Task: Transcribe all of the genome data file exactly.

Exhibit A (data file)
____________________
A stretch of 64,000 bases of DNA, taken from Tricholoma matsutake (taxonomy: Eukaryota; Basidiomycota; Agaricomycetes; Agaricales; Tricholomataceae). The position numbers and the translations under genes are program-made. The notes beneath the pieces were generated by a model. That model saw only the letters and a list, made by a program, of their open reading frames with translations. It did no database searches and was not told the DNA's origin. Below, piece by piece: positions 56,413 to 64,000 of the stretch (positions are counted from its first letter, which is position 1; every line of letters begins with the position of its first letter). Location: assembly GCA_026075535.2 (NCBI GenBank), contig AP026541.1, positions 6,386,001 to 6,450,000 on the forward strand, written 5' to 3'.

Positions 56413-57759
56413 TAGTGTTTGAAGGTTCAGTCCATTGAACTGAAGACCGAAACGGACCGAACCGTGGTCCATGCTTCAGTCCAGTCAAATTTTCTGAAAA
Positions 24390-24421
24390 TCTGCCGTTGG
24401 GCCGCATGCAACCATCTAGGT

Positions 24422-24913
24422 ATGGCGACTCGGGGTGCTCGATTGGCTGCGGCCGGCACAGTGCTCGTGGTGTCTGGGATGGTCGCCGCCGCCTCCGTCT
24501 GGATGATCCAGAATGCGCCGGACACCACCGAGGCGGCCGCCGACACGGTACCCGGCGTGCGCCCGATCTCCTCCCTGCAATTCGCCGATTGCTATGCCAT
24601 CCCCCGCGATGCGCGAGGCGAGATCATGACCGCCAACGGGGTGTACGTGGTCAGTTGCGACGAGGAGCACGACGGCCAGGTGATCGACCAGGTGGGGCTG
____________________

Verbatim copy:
A stretch of 64,000 bases of DNA, taken from Tricholoma matsutake (taxonomy: Eukaryota; Basidiomycota; Agaricomycetes; Agaricales; Tricholomataceae). The position numbers and the translations under genes are program-made. The notes beneath the pieces were generated by a model. That model saw only the letters and a list, made by a program, of their open reading frames with translations. It did no database searches and was not told the DNA's origin. Below, piece by piece: positions 56,413 to 64,000 of the stretch (positions are counted from its first letter, which is position 1; every line of letters begins with the position of its first letter). Location: assembly GCA_026075535.2 (NCBI GenBank), contig AP026541.1, positions 6,386,001 to 6,450,000 on the forward strand, written 5' to 3'.

Positions 56413-57759
56413 TAGTGTTTGAAGGTTCAGTCCATTGAACTGAAGACCGAAACGGACCGAACCGTGGTCCATGCTTCAGTCCAGTCAAATTTTCTGAAAA
Positions 24390-24421
24390 TCTGCCGTTGG
24401 GCCGCATGCAACCATCTAGGT

Positions 24422-24913
24422 ATGGCGACTCGGGGTGCTCGATTGGCTGCGGCCGGCACAGTGCTCGTGGTGTCTGGGATGGTCGCCGCCGCCTCCGTCT
24501 GGATGATCCAGAATGCGCCGGACACCACCGAGGCGGCCGCCGACACGGTACCCGGCGTGCGCCCGATCTCCTCCCTGCAATTCGCCGATTGCTATGCCAT
24601 CCCCCGCGATGCGCGAGGCGAGATCATGACCGCCAACGGGGTGTACGTGGTCAGTTGCGACGAGGAGCACGACGGCCAGGTGATCGACCAGGTGGGGCTG